A violent struggle among state and non-state actors for legitimacy and influence over the relevant populations(s). Irregular warfare favors indirect and asymmetric approaches, though it may employ the full range of military and other capacities, in order to erode and adversary’s power, influence, and will.[vi]
Despite the acceptance of emphasizing the strategic purpose in IW, disagreement and confusion remains on what the term describes. The lack of clarity on what IW means has fostered misunderstanding and misuse of the term at the strategic policy level, which has spread confusion and is negatively impacting the formulation of strategy and doctrine for the 21st Century. Most notably, the 2012 Defense Strategic Guidance lists counterterrorism (CT), stability, and counterinsurgency (COIN) as primary missions of the U.S. Armed Force separate and commensurate with IW; however, the IW JOC and DoDD 3000.07 state that each of those primary missions, in addition to foreign internal defense (FID) and unconventional warfare (UW), are the core activities that constitute IW.[vii] These types of hierarchical inconsistencies are particularly troublesome for Army doctrine.
The statement, “you know it when you see it,” although an easy way to avoid the definitional confusion, is not helpful in the formulation of doctrine and strategies for a form of warfare that is expected to become increasingly likely for the United States. Failure to reach a consensus on what exactly IW is will negatively impact future force/capability development across the DOTMLPF-P spectrum as DoD continues to evolve to face increasingly complex global challenges in a budget constrained era. There are many schools of thought that articulate arguments on how to proceed. This paper attempts to articulate four different courses of action in defining IW with the hopes of providing coherent and well thought out ways forward. These courses of action are:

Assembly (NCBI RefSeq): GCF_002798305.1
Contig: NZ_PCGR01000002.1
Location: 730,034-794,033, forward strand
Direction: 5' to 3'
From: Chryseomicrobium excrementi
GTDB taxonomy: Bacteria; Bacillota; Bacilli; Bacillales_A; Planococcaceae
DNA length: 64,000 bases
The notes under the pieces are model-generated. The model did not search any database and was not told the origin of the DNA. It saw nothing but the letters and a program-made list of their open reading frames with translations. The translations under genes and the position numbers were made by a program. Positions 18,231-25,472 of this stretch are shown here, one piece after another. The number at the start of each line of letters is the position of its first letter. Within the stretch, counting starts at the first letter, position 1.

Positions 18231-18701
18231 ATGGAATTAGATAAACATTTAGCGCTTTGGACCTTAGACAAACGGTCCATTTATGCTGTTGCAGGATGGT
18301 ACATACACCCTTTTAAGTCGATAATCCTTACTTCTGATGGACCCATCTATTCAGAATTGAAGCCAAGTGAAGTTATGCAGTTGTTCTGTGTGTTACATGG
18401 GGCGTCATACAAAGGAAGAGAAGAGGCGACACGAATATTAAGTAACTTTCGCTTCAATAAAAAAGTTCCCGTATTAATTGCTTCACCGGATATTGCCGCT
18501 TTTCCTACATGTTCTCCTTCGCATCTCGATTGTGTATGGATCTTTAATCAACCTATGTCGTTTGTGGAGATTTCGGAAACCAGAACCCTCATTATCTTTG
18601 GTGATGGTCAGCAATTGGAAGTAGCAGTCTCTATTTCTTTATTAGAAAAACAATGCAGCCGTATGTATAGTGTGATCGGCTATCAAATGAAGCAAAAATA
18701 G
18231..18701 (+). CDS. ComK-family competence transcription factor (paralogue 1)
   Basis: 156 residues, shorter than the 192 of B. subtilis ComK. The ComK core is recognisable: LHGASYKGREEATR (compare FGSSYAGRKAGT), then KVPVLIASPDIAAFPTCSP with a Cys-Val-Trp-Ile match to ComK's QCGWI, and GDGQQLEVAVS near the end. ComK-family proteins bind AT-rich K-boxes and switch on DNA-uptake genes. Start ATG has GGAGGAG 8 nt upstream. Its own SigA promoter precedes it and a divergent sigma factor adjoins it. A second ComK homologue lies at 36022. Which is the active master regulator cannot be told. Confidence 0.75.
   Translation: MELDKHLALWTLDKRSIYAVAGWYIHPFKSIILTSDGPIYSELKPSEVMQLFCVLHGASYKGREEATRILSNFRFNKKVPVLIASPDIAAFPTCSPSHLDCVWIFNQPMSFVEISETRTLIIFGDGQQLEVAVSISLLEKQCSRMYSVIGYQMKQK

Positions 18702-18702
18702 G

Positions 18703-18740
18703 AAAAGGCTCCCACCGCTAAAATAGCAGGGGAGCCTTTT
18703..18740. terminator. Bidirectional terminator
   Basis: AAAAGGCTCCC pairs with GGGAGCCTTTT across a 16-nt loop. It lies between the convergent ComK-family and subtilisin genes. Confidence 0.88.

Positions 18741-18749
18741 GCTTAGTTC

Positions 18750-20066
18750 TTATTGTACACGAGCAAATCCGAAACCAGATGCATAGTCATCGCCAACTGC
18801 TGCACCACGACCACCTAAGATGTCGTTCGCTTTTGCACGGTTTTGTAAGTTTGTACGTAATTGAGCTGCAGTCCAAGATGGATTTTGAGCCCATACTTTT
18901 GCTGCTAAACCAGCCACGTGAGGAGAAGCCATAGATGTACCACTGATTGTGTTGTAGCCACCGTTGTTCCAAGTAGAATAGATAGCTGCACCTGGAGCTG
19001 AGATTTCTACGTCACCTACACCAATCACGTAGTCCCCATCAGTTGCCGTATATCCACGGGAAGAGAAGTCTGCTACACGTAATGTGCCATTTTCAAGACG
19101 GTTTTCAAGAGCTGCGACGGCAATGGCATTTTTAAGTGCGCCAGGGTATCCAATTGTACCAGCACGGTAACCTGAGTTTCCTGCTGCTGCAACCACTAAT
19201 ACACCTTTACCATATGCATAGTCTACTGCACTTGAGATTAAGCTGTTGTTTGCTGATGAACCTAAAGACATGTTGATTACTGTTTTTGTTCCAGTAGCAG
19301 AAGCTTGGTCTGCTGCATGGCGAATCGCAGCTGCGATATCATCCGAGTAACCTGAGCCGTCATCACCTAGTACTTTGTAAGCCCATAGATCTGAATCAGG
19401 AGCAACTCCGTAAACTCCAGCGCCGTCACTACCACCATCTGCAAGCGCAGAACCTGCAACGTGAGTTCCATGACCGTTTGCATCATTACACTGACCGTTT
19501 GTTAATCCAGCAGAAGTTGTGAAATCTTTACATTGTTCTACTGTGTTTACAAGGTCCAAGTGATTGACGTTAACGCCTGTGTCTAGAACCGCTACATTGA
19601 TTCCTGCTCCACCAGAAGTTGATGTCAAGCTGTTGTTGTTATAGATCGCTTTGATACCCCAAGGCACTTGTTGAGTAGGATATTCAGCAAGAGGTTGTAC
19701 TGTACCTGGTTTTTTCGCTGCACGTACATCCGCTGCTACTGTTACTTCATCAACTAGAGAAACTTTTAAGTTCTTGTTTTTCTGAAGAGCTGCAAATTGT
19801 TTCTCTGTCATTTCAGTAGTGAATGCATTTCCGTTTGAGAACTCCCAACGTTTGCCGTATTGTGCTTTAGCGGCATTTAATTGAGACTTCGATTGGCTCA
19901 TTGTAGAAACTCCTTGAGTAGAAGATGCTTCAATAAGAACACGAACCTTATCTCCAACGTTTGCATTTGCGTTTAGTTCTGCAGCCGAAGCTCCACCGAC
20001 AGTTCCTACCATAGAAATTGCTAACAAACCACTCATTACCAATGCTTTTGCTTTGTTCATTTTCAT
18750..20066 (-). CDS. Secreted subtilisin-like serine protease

- Course of Action 1: Maintain the Status Quo
- Course of Action 2: Modify the Current Definition
- Course of Action 3: Create a New Definition
- Course of Action 4: Eliminate the Term Irregular Warfare
Course of Action 1: Maintain the Status Quo